KARACHI – Continuous floods in Pakistan have affected potable water quality. Small farmers and agriculture workers are left with no option but to use this contaminated water for cooking and drinking. This results in serious health problems.
M Qavi, national officer of the International Union of Food (IUF) Pakistan, expressed these views while speaking at a seminar titled “Climate Change & Sustainable Food and Agriculture” organised by the IUF Pakistan in Hyderabad, said a statement issued here.
The core objective of the seminar was to educate workers that how climate change was affecting workers’ food security and agriculture production and ultimately livelihood of farmers, sharecroppers and agriculture workers.
Senior journalist Afia Salam said that noticeable changes in the climate pattern had been witnessed. Unexpected pre and post monsoon rains in certain areas of Punjab and drought-like conditions in Sindh directly affected the crops. According to international standards, 25 percent of the total area of a country should have forests, but Pakistan had forests on less than 4 percent of its total area. Encroachments on natural river belt resulted in heavy losses of human lives and cattle in 2010 floods.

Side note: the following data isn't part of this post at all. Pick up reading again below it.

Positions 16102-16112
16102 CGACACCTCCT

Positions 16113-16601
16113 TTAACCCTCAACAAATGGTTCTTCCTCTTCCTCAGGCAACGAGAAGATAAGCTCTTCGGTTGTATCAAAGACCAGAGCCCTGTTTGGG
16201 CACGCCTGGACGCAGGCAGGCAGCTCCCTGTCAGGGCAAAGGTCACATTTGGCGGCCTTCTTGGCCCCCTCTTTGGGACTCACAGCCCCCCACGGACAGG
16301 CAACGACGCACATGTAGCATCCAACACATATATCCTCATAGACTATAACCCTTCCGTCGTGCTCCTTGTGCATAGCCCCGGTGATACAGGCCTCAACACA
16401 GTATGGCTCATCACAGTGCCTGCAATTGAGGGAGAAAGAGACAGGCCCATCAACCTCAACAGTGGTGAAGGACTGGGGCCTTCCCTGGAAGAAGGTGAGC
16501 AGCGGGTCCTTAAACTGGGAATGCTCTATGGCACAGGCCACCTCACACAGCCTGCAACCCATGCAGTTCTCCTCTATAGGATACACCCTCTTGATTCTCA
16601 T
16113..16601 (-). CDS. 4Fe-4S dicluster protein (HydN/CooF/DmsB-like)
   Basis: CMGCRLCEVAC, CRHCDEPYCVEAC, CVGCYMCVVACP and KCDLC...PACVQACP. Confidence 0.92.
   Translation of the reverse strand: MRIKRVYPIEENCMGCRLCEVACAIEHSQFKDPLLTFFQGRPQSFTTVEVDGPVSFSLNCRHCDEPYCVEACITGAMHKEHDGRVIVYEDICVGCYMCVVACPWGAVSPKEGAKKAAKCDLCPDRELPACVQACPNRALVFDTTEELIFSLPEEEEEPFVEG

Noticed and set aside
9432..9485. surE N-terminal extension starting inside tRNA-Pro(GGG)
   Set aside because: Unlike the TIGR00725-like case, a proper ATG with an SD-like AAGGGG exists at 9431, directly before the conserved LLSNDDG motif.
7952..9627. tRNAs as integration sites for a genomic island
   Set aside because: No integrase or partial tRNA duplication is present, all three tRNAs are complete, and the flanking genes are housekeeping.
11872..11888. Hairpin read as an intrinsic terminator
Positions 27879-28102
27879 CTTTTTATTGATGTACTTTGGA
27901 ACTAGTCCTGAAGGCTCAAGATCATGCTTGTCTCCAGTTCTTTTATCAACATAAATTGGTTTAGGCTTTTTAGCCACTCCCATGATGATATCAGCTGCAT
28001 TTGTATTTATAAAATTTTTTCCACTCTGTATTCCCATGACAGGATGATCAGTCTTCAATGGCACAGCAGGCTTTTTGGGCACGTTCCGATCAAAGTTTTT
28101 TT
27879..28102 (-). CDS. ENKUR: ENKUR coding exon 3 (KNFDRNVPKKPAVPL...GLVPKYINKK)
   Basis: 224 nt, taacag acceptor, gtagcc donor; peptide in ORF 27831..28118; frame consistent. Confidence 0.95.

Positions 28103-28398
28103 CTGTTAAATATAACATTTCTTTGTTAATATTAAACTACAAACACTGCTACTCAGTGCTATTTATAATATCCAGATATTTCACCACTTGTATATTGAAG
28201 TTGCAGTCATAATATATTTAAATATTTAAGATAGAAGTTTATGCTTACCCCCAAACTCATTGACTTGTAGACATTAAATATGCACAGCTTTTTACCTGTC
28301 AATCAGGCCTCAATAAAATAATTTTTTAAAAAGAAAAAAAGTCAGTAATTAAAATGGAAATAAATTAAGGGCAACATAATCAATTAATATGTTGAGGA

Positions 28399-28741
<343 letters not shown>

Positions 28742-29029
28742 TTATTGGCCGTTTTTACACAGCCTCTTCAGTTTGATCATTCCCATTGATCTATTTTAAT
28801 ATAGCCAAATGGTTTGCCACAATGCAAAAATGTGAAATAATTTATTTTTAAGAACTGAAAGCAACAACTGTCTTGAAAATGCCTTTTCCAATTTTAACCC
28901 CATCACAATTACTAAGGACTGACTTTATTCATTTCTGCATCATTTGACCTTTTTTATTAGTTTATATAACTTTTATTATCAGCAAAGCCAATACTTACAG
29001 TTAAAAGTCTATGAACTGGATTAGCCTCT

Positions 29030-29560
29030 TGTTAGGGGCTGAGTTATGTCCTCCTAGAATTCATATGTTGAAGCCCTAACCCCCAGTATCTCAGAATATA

She said that with the changing climate different techniques of agriculture and irrigation needed to be adopted. Mismanagement of canal water made the land saline. Pakistan needed to adopt modern farming techniques like drip irrigation and focus should be on the multiple cropping pattern and short-term high-value crops to ensure safe livelihood for small farmers and agriculture workers.
She recommended that manuals for effective farming needed to be introduced and unions should raise their voice against contamination of portable water.
At the end, participants pledged to raise awareness about the impact of climate change on small farmers and agriculture workers. It was demanded that specific policies for agriculture workers should be developed and minimum wages should be ensured.
Mir Zulfiqar Ali of the Workers Education and Research Organisation also spoke on this occasion.
More than 30 people from various organisations such as Sindh Sugar Mills Workers Federation, All Sindh Agriculture Research, Regional Employees Union and Nari Porhiat Council and trade unionists attended the seminar.
Source: The Nation
November 22, 2016